ESPE Abstracts (2019) 92 P1-3

Simplifying the Interpretation of Steroid Metabolome Data by a Machine-Learning Approach

Tarik Kirkgoz1, Semih Kilic2, Zehra Yavas Abali1, Ali Yaman3, Sare Betul Kaygusuz1, Mehmet Eltan1, Serap Turan1, Goncagul Haklar3, Mahmut Samil Sagiroglu4, Abdullah Bereket1, Tulay Guran1


1Marmara University, School of Medicine, Department of Pediatric Endocrinology and Diabetes, istanbul, Turkey. 2Politecnico di Milano, Department of Electronics, Information and Bioengineering, milan, Italy. 3Marmara University, School of Medicine, Department of Biochemistry, istanbul, Turkey. 4Genpute Computation Technologies, istanbul, Turkey


Background: Liquid chromatography-mass spectrometry (LC-MS) based panels of steroid hormones and their precursors offer a distinct pattern of steroid metabolome for various disorders of adrenal and gonadal steroidogenesis. However, it may not be easy to handle this high throughput data rapidly in clinical setting which requires expert opinion for correct interpretations. Analytical results of steroid panelling can be allied to automated review systems to simplify the complexity of data for disease-related interpretation.

Methods: We have implemented a machine-learning algorithm for a time-saving and experience-independent review and interpretation of analytical results. We have tested the performance of this algorithm using our archived data of quantitation of 16 steroid hormones and precursors by an LC-MS/MS based panel in 500 healthy controls and 427 treatment-naive childrenwith a disorder of adrenal steroidogenesis. This cohort included classic CYP21A2 (n=75), non-classic CYP21A2 (n=19), CYP11B1 (n=66), mutation-positive HSD3B2 (n=31), mutation-negative HSD3B2 (n=21), CYP11B2 (n=19), CYP17A1 (n=11), POR (n=7) deficiencies and non-CAH PAI (n=21). Due to the relatively low numbers of some of the conditions in the patient cohort, the number of samples in one class has outnumbered the other one. This imbalance has been overcomed by utilizing data sampling and boosting algorithms, specifically Random Oversampling Boosting (RUSBoost).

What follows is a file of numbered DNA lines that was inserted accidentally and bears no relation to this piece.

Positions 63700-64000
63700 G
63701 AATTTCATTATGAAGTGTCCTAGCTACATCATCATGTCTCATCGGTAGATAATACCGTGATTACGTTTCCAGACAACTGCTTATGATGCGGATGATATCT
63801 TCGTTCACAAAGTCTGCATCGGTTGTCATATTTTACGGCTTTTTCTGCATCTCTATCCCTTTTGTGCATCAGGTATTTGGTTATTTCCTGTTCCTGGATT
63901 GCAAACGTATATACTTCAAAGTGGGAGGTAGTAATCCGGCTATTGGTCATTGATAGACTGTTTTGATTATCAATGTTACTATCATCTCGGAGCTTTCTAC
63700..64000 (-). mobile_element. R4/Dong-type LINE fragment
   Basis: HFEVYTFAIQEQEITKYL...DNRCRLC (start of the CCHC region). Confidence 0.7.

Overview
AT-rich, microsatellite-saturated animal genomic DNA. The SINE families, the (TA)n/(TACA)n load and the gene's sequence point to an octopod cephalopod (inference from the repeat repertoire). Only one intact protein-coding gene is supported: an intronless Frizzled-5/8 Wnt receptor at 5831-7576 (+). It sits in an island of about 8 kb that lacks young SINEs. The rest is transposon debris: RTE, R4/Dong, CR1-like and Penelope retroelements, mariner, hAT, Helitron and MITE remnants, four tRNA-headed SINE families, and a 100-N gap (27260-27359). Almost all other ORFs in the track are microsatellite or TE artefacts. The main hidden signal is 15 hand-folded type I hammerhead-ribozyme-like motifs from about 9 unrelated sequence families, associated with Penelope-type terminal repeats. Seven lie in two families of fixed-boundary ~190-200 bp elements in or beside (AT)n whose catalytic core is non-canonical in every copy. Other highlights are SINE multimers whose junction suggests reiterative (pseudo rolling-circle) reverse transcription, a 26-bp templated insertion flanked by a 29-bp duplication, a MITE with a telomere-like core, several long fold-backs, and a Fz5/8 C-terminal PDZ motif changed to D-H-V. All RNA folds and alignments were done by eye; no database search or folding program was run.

Results: Dataset of 415 patients fed to the algorithm with 10-fold cross validation to prevent overfitting. For discrimination of patients from the healthy controls; the sensitivity and specificity of the RUSBoost algorithm was 97.7% and 92.6%, respectively. The differentiation of each disorder could be achieved with overall accuracy of up to 95% independent of age and sex.

Conclusion: Application of RUSBoost machine learning algorithm enables a rapid and standardized review of complicated plasma steroid panelling data, which can widely be used by clinicians to make correct diagnosis for disorders of steroidogenesis.